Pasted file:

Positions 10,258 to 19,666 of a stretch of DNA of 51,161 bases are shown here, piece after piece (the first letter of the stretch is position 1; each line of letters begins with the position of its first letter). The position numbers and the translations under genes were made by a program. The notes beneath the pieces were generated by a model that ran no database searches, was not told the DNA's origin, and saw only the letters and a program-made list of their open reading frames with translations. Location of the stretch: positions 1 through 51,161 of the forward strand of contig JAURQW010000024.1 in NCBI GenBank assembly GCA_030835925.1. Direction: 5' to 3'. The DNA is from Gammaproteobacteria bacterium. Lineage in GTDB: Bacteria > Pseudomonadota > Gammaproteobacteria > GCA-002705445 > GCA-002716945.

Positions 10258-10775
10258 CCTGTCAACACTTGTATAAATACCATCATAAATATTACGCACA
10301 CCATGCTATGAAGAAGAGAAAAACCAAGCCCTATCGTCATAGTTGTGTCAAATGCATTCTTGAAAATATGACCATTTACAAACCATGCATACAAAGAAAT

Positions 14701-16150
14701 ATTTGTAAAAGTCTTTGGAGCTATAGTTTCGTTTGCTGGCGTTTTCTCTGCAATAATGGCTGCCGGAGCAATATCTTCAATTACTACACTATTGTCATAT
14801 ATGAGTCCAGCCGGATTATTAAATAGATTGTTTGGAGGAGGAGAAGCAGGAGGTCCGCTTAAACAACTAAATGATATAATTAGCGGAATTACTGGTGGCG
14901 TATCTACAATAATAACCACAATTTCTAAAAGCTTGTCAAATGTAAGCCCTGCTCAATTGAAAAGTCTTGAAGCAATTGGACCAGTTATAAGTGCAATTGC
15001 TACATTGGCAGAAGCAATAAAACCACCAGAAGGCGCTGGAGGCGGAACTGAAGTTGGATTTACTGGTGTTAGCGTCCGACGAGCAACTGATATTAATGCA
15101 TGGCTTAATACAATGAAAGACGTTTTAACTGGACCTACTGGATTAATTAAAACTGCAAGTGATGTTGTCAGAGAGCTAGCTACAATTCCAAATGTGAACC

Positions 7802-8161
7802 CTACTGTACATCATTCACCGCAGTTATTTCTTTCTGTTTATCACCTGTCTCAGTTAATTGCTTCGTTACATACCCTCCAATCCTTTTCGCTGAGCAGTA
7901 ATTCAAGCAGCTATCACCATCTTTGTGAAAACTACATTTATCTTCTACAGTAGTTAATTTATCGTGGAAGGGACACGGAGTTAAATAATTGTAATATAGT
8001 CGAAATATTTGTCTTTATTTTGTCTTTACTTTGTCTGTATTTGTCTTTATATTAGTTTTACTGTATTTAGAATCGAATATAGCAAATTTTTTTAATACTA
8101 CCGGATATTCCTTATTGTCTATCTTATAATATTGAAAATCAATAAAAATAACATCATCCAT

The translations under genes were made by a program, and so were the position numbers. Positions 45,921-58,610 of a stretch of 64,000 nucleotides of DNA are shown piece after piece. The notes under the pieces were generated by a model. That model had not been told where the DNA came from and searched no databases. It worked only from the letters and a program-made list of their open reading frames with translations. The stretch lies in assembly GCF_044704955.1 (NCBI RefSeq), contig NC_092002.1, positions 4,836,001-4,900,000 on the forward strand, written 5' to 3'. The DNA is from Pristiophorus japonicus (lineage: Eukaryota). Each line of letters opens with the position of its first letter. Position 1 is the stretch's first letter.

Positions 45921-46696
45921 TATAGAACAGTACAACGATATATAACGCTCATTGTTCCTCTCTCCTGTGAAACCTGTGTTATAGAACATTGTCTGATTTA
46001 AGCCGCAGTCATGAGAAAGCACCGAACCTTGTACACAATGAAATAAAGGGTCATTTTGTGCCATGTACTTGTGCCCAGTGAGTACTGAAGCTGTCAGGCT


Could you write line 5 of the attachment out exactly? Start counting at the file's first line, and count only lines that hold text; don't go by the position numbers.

Positions 14701-16150